“I admired him very much and think he had great style,” Adolfo said. “He had a very appealing way of making clothes. They were sleek, chic American clothes. Now everyone wants to make clothes that are so exciting and exaggerated. That may be good for photographs, but wearing those designs is not as successful.”
Russell Nardozza, chief operating officer of Geoffrey Beene, noted that Brooks’ collection was produced under the Geoffrey Beene Inc. umbrella for several years in the Sixties. The two designers shared a certain sensibility, along with the third B: Bill Blass.
“They all went to a similar school of thought and had great interest in American fashion, whether their education was in America or in Europe, as Mr. Beene’s was, but they all took different roads in their design,” Nardozza said.
Stan Herman had lunch with Brooks and Blum on Long Island three weeks ago, and they discussed the future of Brooks’ extensive fashion archive, which spans 50 years of design. “Donald had his own style, his own way of maneuvering prints into clothing,” Herman said. “The construction of his clothing was pristine, very accurate and he had a palette that was very much his own. He loved neutrals.”
A longtime Brooks customer and friend, Skitch Henderson’s wife, Ruth, said that several friends on Monday were admiring the 1967 Life magazine shot of her in Donald Brooks’ yellow and beige walking shorts and a coat. “He is the only designer where I purchased three or four of his pieces at every show. I was happiest all my life in his clothes.”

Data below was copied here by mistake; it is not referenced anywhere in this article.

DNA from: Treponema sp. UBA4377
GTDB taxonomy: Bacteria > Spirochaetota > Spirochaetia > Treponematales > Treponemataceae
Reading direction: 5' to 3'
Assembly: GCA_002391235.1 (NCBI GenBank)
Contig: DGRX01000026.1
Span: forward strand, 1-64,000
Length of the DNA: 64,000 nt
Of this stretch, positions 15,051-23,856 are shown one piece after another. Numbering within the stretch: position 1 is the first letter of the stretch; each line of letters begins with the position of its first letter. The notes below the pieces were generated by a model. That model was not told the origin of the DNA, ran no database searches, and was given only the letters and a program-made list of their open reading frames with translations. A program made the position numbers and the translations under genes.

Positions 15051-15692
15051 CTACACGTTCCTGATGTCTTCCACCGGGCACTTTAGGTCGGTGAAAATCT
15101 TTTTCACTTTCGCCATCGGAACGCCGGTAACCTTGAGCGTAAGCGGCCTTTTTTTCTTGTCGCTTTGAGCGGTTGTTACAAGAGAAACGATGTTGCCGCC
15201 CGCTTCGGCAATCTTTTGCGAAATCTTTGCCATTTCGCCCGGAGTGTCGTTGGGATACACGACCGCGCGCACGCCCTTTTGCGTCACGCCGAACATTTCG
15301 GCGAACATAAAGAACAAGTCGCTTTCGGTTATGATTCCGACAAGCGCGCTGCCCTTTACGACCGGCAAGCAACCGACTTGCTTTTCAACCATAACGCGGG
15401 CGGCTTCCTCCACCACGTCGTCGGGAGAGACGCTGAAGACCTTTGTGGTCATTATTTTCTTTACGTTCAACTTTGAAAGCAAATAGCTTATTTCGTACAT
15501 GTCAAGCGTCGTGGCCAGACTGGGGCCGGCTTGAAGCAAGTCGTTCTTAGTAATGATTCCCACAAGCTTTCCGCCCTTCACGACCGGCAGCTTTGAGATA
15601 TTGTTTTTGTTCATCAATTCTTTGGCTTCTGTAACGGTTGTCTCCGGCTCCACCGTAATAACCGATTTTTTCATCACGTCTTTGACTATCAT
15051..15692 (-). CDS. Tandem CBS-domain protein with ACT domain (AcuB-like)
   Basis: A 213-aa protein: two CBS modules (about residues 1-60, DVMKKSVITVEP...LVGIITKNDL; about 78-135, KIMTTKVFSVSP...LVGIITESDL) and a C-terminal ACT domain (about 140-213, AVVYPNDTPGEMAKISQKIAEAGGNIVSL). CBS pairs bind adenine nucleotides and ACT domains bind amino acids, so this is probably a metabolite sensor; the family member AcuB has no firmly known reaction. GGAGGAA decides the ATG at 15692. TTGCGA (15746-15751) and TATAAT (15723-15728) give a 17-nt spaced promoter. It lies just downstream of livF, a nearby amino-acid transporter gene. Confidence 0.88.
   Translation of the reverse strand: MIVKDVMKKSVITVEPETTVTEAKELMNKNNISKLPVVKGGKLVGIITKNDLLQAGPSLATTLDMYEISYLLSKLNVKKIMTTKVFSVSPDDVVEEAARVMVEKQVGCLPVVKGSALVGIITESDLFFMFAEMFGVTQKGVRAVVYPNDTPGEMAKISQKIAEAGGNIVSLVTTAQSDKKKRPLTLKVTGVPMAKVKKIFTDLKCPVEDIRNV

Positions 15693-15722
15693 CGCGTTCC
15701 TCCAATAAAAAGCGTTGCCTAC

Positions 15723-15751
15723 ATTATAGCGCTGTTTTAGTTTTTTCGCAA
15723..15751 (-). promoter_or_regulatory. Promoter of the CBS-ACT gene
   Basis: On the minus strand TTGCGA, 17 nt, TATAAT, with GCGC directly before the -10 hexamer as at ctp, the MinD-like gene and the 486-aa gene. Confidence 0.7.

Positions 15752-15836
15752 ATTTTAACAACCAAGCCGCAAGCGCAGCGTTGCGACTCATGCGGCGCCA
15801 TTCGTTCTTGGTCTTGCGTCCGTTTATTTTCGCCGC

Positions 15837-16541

She provided some of the designs for the 2003 exhibition, which was viewed by insiders such as Marvin Traub, former chairman of Bloomingdale’s, and designers such as Jeffrey Banks, Mary Ann Restivo, Yeohlee and Tilley. Maggio, the curator, wore a simple black dress Brooks designed with a gold DB belt.
Tilley said Tuesday, “He was one of the leaders who started the recognition of American fashion worldwide.”
“It really defines a period in fashion so inherently,” Yeohlee said at the 2003 exhibition. “I love what he does, especially the vegetables.”
The “vegetables” were actually a senior class project at Parsons in 1993, as Brooks remained actively involved at the school and served as a critic for many years. One of his assignments was for a class to create gowns inspired by vegetables such as peas, cabbage, artichokes and string beans. The resulting sketches filled one gallery, conceived by students — Margie Tsai, Fiona Walker and Bruce’s Daphne Gutierrez — who went on to careers on Seventh Avenue.
“When I was at Parsons, he was my critic,” Jeff Mahshie, the Chaiken designer, recalled in 2003. “I’ll never forget going to his town house on 79th Street, where he had the entire facade taken off so that he could install four long panels of seamless black glass that he built into his dining room. I don’t think people know how long he truly worked. He’s not studied as much as he should be.”
In a 1971 interview with WWD, Brooks said, “Not only do I think Seventh Avenue will survive, I think it will flourish. But only in cases where manufacturers and designers are able to swing with new clothes, with young clothes, with sensible merchandising plans and with a clarity of their own point of view.”
Brooks is survived by his sister, Kay Blick.
A memorial service is expected to be held next month in Manhattan.